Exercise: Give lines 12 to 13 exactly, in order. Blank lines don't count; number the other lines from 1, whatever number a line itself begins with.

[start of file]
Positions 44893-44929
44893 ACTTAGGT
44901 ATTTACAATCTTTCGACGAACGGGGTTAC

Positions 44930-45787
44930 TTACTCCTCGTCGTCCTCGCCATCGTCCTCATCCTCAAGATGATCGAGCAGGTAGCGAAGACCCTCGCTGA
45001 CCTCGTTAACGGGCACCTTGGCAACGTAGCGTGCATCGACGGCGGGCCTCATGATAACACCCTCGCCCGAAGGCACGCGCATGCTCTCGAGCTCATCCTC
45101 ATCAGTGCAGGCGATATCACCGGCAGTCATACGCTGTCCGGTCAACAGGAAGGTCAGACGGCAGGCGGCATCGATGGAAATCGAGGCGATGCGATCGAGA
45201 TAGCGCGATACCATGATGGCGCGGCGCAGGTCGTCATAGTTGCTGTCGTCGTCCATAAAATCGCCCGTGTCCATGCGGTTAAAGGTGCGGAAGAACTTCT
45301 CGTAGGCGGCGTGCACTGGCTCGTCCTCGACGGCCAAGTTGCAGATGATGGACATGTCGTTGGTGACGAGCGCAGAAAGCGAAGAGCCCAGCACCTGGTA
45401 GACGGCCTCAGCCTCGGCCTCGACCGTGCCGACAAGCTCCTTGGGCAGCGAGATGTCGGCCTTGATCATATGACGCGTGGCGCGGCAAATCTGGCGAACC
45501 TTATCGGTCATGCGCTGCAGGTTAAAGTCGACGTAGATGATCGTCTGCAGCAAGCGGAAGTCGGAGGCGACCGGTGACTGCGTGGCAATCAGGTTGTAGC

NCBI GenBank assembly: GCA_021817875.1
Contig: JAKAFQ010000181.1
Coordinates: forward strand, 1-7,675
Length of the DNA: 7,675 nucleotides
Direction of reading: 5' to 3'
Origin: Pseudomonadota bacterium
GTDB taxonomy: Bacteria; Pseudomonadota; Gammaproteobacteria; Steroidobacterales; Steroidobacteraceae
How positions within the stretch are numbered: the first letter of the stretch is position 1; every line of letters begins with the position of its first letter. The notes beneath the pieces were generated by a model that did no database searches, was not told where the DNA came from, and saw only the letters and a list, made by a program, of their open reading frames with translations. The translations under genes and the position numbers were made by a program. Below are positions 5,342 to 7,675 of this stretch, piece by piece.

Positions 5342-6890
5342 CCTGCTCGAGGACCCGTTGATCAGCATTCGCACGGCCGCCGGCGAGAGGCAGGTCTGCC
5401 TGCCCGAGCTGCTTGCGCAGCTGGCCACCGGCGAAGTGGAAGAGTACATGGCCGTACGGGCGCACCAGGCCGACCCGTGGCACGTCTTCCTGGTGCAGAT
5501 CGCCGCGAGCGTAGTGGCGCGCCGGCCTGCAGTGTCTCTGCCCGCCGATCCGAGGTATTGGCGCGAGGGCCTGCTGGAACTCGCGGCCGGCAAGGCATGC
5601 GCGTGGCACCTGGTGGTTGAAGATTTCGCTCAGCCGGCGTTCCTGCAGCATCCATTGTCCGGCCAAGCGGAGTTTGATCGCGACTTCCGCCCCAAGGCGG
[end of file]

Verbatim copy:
NCBI GenBank assembly: GCA_021817875.1
Contig: JAKAFQ010000181.1